Epoxy is a substance that is noted for its strength, durability, chemical resistance and wide range of applications. However, before it can be used, epoxy must be mixed, initiating a chemical reaction. Heat can be used to change the rate of this reaction, and high temperatures also have a significant effect on the properties of cured epoxy.
"Epoxy" can refer to several types of resins with similar properties and chemical structures. The term "epoxy" comes from the epoxy groups found in the chemical structure of the components of epoxy resins. This substance is hard and notably inert and is primarily used for adhesives, protective coatings and molds, although epoxy resins have a number of uses. Epoxy resins are also notable in that they can be used to glue metals together.
Epoxies are formed from two parts that are mixed together, a polymer with epoxy groups at either end and a diepoxy. When these two chemicals are mixed, they begin to undergo a chemical reaction, which is why epoxies do not come premixed and must be mixed immediately before they are going to be used. Epoxies do not set via evaporation; they cure, or the chemicals within the epoxy finish reacting, forming an inert solid. The products of this chemical reaction are the epoxy resin and heat, which is the energy released during the chemical reaction. Epoxy cures faster when the ambient temperature is warm, and the heat of the chemical reaction in epoxy can help it cure quickly.
The chemical reaction that results in epoxy is exothermic. That is, the reaction creates heat; epoxy that is curing can generate enough heat to burn skin and melt plastic. Adding more heat to this reaction makes the reaction proceed more quickly. In general, temperatures below 50 degrees Fahrenheit are too cold for epoxy to cure properly. Temperatures around 70 degrees Fahrenheit are ideal. In addition, if epoxy is spread in a thin layer, the chemicals are distributed evenly, the heat dissipates quickly, and the heat released by the reaction doesn't affect the curing process significantly. If epoxy is kept in a container or spread in a thick layer, the heat from the reaction dissipates more slowly, and the heat of the chemical reaction can speed its own curing process. (see Reference 4)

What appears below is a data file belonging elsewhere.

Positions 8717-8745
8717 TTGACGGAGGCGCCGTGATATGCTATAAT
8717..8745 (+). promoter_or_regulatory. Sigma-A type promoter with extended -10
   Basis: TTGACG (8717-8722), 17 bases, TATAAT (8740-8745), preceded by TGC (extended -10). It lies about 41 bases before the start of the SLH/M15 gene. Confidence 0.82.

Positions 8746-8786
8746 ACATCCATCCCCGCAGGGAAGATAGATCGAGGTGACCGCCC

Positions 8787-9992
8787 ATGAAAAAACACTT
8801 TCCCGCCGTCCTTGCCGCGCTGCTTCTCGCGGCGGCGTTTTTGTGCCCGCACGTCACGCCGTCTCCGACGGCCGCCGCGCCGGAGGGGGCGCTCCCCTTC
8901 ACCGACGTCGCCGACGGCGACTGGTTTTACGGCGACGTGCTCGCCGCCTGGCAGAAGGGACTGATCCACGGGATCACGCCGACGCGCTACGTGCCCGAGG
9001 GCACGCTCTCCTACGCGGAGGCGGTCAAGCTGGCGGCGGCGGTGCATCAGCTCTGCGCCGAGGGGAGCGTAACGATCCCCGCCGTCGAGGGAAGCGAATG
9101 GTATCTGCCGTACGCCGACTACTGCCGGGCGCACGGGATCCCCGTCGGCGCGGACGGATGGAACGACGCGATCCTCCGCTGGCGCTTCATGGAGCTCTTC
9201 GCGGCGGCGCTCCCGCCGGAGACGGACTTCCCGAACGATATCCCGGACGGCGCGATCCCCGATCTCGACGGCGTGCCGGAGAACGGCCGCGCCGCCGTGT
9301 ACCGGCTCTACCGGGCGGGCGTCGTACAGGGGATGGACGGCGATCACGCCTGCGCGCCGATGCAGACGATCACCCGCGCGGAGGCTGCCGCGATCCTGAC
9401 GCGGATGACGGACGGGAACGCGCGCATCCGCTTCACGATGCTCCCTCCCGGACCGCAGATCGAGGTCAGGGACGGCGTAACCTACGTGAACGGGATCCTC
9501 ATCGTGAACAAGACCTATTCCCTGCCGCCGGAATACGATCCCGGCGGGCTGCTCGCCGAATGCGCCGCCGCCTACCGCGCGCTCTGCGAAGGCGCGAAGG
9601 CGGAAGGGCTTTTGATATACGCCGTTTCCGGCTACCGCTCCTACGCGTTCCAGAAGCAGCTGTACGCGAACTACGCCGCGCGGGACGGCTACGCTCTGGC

Cured epoxy is typically hard and rather brittle. However, it will soften under high heat, usually around 140 degrees Fahrenheit. This can be advantageous, as this allows for epoxy to be removed. For instance, epoxy can be removed from an item by heating it with a heat gun. The epoxy rehardens to its original state when it starts to cool. Some epoxies are designed to withstand very high temperatures, however. These epoxies have chemical structures designed specifically to withstand high heat.